With the Aaron Hernandez story still very much on the minds of reporters this week, coaches have been getting questions during SEC Media Days about their thoughts on the subject of player behavior. Florida’s Will Muschamp said Tuesday that coaches are “100 percent responsible” for their players, but stopped short of saying they can know what their players are doing 24/7.
Similarly, Alabama’s Nick Saban explained Thursday that a coach can only provide guidance to a player; what the player does with that guidance is up to them.
“We can be the moral compass for our young people but we cannot always be there to drive the ship,” Saban said during his Q&A with media.
The opinions on the responsibility of coaches when it comes to player behavior vary quite a bit. Some think a coach is there solely to win games and graduate their players. Others think it’s a coach’s place to be a role model. As with most things, it falls somewhere in between.
Coaches can give players every opportunity to be successful in football and in life, but ultimately, the athlete has to decide for himself if that’s what he wants. Will coaches take a risk on certain players or give them more chances because of talent? Of course. They still have a job to do.
But it should be considered that, for some of these players, football is more of an escape than a privilege. Sometimes, a coach has to consider if the alternative — a life without the structure of football — is actually worse for the athlete. Not every light bulb turns on at the same time for everyone.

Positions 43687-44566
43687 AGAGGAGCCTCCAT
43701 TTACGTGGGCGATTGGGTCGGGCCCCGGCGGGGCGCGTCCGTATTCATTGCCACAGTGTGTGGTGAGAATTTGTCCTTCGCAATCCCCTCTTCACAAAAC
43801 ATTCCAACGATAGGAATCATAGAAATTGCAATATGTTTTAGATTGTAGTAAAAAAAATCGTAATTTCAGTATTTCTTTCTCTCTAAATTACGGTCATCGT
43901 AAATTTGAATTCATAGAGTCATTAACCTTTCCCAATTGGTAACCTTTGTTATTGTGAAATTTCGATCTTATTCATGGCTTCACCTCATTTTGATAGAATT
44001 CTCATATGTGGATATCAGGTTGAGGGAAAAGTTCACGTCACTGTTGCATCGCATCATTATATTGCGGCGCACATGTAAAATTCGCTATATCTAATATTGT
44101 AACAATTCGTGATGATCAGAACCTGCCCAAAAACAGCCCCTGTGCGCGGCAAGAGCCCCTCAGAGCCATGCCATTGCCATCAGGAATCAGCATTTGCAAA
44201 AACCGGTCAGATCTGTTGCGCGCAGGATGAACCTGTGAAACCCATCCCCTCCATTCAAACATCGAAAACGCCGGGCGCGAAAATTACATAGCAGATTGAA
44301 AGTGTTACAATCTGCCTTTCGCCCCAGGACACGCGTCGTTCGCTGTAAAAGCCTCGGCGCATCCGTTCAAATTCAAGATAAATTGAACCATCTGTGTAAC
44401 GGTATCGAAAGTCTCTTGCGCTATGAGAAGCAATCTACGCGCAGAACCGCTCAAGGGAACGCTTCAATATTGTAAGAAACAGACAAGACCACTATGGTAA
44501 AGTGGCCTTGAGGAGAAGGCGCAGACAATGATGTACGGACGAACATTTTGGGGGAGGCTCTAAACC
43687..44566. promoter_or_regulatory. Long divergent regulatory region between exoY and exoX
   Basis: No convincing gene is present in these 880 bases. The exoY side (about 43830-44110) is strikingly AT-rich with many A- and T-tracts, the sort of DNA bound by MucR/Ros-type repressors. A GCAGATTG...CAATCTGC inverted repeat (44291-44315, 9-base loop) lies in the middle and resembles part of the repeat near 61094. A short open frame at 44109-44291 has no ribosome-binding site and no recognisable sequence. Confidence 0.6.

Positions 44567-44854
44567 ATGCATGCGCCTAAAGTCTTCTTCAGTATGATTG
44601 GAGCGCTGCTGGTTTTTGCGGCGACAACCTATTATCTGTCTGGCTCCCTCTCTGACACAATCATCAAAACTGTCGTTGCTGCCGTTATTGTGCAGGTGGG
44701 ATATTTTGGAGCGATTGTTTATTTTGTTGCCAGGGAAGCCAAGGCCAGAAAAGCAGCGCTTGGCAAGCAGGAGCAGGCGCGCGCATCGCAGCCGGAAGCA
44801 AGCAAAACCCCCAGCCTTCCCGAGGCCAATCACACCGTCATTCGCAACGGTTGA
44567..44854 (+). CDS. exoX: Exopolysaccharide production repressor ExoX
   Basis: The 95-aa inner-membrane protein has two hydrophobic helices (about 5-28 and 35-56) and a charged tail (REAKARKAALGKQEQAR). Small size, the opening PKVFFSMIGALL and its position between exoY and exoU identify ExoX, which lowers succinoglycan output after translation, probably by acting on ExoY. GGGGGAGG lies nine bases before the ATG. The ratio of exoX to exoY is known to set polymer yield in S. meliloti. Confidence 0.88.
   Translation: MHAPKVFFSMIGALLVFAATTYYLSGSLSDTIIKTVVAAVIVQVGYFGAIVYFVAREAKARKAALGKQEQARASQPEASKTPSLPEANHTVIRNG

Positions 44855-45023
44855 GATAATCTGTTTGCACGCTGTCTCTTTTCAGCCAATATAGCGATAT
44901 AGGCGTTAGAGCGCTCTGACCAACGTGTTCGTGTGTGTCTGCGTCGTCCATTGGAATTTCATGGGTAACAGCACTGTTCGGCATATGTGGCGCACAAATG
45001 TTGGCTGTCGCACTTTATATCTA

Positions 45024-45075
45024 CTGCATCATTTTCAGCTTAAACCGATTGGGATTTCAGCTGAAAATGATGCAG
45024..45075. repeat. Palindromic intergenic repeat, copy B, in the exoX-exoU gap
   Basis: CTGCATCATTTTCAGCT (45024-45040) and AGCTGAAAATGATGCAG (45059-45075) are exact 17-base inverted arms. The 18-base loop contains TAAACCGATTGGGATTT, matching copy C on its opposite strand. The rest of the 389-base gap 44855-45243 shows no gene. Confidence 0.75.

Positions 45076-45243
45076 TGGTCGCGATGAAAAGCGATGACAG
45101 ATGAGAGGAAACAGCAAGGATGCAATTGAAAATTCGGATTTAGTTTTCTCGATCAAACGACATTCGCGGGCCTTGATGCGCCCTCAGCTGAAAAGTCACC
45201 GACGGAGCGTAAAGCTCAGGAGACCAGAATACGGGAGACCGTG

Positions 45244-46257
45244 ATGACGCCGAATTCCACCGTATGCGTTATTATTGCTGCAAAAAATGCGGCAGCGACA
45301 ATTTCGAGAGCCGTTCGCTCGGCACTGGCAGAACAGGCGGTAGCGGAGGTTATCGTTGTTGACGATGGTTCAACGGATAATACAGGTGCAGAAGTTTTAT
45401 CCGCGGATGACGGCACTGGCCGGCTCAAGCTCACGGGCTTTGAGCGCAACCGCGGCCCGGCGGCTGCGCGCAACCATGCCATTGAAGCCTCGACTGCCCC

There are obvious exceptions — murder, rape and the like — and each coach handles their personnel differently. But when it comes to player behavior, there is no easy answer.
Matt Rhule has officially been reunited with one of his former assistant coaches.
Baylor Friday confirmed that Rhule has hired Frisman Jackson to be his next wide receivers coach. In 2015 and 2016, Jackson served as Rhule’s receivers coach and passing-game coordinator at Temple.
This past season, Jackson was the receivers coach for the NFL’s Tennessee Titans.